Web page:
Manure pellet quality depends on its nutrient content and physical, chemical, and biological properties. The quality determines market acceptance and value of the product. Without any supplemental nutrients, solid manure pellets have nitrogen, phosphorus, and potassium ratios (N: P: K) around 4: 4: 4.

Maintaining a consistent nutrient value is critical when manure pellets are bagged, labeled, and sold in markets as a fertilizer. This, however, can be a challenge because of manure variability, especially when manure is being sourced from different farms. Supplementing the manure with nutrients is often a good approach to ensure consistency and to meet market demand uses.

Similarly, particle size and size distribution affect land application swath and uniformity. Therefore, the intended application determines the size selected for pellet manufacturing, often between 2 and 6 millimeters to match conventional fertilizer applicators. Specification sheets often report particle size using median particle size (d50) or size guide number (SGN), while particle size uniformity is often reported using the granular spread index (GSI) or the uniformity index (UI).

One of the reasons for poor uniformity is pellet crushing during manufacturing, handling, storage, or transportation. This can be a result of suboptimal production conditions such as low binder ratio or poor binder quality, rapid pellet heating or drying, or excess pressure during extrusion. Therefore, durability is monitored during production, typically using the pellet durability index (PDI). This index reports the percentage weight of intact pellets after a standard tumbling test.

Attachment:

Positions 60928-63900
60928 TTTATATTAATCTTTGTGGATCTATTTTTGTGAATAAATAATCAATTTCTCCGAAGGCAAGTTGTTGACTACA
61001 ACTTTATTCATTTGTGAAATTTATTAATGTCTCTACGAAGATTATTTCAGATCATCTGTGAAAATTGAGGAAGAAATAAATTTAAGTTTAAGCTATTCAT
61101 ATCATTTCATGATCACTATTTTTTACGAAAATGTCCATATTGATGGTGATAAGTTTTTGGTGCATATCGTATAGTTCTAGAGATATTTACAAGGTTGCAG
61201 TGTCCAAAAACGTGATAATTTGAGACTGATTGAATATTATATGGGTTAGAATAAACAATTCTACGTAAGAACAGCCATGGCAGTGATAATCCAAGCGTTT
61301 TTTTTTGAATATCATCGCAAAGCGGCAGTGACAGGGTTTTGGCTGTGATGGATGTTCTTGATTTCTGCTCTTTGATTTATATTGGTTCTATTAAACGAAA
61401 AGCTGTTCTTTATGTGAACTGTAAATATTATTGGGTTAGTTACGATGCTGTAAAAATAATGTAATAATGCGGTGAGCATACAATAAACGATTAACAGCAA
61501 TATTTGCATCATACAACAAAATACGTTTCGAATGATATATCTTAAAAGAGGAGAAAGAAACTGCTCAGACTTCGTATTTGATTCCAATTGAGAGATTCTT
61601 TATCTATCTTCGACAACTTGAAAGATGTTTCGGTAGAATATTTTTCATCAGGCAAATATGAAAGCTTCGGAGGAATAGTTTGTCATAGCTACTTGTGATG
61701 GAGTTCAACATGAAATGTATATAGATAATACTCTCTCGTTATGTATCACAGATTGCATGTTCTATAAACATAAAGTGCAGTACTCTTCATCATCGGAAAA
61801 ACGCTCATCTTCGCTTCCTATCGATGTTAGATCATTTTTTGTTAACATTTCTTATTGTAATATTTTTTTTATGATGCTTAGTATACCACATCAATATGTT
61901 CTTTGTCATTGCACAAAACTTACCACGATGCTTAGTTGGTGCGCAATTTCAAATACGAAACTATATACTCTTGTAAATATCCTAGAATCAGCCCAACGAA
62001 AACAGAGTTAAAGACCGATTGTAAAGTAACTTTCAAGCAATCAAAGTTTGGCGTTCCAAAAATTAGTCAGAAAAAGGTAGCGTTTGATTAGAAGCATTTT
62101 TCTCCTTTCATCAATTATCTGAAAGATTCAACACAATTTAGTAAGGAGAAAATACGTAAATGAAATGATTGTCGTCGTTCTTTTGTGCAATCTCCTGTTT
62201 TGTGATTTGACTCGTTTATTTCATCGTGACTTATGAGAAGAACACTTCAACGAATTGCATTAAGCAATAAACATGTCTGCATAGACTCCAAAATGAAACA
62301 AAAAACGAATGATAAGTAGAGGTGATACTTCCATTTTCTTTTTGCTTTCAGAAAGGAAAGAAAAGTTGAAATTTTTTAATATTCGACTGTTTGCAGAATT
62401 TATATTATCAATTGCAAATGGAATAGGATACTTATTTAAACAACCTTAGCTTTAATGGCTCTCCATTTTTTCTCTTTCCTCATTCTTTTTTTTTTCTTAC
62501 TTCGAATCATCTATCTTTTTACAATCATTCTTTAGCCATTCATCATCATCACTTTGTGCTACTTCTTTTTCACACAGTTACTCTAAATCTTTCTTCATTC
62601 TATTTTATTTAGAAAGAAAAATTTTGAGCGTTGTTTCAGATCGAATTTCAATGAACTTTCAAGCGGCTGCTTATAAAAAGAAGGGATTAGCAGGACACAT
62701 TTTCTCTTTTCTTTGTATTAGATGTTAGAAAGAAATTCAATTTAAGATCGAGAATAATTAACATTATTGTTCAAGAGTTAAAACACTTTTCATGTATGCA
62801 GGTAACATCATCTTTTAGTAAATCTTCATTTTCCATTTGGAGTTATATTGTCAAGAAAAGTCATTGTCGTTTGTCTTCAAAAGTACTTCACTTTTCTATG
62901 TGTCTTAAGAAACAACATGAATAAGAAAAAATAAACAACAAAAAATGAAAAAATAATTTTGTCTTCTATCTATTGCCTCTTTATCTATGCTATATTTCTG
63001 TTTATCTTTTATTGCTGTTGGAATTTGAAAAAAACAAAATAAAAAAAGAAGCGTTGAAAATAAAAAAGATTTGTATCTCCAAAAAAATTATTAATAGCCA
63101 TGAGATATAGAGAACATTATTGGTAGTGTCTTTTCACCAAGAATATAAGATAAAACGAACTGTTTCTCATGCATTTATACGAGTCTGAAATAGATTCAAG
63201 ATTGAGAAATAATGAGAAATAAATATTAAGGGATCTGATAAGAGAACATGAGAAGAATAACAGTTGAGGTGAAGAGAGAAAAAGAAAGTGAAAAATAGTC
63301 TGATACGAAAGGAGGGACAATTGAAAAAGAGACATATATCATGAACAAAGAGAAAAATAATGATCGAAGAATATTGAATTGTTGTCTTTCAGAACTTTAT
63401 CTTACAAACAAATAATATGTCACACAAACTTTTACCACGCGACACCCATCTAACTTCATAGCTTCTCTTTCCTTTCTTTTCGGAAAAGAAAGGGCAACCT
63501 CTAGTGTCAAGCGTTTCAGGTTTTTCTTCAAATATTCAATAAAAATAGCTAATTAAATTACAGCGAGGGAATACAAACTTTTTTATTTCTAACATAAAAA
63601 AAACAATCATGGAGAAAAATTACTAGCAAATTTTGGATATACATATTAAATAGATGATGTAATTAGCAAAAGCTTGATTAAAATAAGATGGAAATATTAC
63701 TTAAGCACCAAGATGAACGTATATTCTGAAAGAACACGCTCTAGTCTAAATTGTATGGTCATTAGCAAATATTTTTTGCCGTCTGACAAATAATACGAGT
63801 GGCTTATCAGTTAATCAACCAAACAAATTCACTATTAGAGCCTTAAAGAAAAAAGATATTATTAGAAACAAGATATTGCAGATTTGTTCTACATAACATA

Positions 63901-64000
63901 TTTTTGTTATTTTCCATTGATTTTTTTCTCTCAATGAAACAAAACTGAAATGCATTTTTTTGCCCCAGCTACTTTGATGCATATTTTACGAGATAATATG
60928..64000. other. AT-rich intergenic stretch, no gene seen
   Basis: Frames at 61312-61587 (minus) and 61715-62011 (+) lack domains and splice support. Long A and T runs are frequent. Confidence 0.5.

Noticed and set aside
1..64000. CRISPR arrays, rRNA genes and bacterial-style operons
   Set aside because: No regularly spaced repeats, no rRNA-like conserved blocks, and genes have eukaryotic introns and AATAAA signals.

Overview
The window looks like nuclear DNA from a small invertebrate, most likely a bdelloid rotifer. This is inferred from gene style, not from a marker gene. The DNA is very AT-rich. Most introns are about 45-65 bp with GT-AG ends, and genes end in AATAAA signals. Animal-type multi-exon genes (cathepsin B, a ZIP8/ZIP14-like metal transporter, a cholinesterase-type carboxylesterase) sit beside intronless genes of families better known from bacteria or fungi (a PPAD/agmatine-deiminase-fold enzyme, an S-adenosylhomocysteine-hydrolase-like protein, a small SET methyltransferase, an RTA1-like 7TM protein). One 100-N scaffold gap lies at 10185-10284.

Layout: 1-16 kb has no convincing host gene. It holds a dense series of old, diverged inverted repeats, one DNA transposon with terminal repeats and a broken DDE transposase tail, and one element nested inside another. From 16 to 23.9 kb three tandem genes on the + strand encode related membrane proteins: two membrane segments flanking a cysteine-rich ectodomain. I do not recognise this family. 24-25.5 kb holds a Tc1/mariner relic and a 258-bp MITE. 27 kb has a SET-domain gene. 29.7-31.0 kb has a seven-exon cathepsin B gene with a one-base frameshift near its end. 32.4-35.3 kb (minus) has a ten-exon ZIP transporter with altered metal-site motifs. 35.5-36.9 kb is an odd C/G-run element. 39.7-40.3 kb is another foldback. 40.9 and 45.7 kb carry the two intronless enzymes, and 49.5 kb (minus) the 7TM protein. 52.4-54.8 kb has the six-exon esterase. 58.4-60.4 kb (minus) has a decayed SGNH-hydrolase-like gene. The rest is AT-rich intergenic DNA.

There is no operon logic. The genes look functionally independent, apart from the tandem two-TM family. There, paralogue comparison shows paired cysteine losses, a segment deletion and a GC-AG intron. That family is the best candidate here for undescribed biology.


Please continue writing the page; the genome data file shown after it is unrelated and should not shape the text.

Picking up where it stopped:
Before the manure pellets are bagged and labeled as a “fertilizer,” it has to be permitted and tested periodically by relevant agencies in the state where it is manufactured and distributed. That is often done to ensure label claims are correct and that pathogen levels and metal content are safe for intended uses, especially when marketed for nonagricultural uses such as gardening and turf care.

Concerns about price

While pelletizing is clearly a promising strategy, it is costly to take on as an individual producer. The scale and cost of equipment required (Figure 2) is often beyond what a typical dairy or swine operation can afford. Larger dairies, with more than 10,000 cows, are good candidates for this technology.

Overcoming the scale issue for typical farms can be achieved by developing cooperatives for sourcing manure from multiple nearby farms. This approach is particularly suitable to areas of high-density animal production.

In studying the impact of cooperative size on the cost of pellet production, we found that extending the cooperative radius from farms within 2 miles to 10 miles reduced the cost of producing a ton of dairy manure pellets by more than 6% ( This cooperative model greatly helps reduce the production cost per ton of pellets and allows the facility to hire independent staff to develop multiple product lines and market product.

The growth in organic food production is another lucrative opportunity to implement granulation to provide a renewable nutrient source while reducing its accumulation in animal production regions. Even though cost is a barrier, the ability to pelletize manure has many potential applications on the farm and beyond. A fact sheet with more information can be found at

This article appeared in the November 2021 issue of Journal of Nutrient Management on pages 8 and 9.